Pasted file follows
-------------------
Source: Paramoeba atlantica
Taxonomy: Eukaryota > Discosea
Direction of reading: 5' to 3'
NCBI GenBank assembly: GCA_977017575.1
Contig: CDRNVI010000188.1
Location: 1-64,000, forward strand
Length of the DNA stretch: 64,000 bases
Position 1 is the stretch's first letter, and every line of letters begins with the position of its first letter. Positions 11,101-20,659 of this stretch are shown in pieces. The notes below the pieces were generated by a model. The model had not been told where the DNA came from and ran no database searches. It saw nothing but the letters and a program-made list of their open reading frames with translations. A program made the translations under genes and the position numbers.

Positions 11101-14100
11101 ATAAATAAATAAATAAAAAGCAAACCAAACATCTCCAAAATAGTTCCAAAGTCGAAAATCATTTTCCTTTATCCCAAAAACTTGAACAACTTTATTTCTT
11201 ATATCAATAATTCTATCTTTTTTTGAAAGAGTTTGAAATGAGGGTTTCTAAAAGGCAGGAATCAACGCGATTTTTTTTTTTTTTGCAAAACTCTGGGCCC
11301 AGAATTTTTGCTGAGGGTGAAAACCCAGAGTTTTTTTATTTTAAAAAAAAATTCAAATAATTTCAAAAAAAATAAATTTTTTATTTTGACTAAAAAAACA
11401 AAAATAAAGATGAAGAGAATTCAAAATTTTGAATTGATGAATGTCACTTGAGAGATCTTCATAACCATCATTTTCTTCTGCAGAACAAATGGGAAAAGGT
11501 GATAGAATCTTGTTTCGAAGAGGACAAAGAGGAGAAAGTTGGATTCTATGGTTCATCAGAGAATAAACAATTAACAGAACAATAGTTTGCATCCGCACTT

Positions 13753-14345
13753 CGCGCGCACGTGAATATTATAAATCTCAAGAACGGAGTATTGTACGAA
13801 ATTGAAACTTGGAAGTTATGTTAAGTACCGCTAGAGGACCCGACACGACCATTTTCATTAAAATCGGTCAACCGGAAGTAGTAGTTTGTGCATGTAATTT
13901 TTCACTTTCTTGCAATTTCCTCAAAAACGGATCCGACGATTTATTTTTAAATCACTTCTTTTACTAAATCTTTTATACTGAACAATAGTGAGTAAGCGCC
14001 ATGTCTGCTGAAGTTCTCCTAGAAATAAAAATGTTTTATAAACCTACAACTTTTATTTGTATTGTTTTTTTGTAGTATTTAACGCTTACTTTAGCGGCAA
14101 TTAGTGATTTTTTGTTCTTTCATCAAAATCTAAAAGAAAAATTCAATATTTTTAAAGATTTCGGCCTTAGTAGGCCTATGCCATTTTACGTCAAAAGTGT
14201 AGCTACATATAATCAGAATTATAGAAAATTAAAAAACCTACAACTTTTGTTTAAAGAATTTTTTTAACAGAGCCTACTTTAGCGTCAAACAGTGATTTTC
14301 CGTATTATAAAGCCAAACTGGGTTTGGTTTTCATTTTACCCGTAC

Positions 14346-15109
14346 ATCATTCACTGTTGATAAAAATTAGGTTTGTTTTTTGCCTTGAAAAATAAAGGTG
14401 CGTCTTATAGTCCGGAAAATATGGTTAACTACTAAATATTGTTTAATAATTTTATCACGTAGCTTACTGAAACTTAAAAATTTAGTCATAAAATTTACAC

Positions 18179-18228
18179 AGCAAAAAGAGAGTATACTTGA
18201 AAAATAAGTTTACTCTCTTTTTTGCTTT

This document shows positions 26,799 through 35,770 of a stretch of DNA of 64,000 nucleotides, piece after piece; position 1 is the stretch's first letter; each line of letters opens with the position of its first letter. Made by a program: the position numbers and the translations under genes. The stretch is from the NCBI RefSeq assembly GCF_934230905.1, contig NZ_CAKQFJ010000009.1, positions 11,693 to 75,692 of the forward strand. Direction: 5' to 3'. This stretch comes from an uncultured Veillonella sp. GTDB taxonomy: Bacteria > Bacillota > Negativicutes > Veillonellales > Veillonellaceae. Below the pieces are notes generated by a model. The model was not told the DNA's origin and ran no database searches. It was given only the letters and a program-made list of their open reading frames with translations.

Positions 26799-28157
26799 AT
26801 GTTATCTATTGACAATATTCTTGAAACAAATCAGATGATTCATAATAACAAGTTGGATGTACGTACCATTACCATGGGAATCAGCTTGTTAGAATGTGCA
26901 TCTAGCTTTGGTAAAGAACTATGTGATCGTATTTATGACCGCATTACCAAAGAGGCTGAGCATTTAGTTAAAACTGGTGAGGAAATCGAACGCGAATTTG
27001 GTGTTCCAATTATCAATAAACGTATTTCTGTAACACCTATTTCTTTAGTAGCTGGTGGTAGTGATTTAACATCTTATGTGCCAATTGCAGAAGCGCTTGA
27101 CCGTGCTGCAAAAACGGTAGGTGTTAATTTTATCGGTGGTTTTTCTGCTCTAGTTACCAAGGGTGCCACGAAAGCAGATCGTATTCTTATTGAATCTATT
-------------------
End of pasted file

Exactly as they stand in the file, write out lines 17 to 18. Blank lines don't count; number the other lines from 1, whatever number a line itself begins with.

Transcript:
13801 ATTGAAACTTGGAAGTTATGTTAAGTACCGCTAGAGGACCCGACACGACCATTTTCATTAAAATCGGTCAACCGGAAGTAGTAGTTTGTGCATGTAATTT
13901 TTCACTTTCTTGCAATTTCCTCAAAAACGGATCCGACGATTTATTTTTAAATCACTTCTTTTACTAAATCTTTTATACTGAACAATAGTGAGTAAGCGCC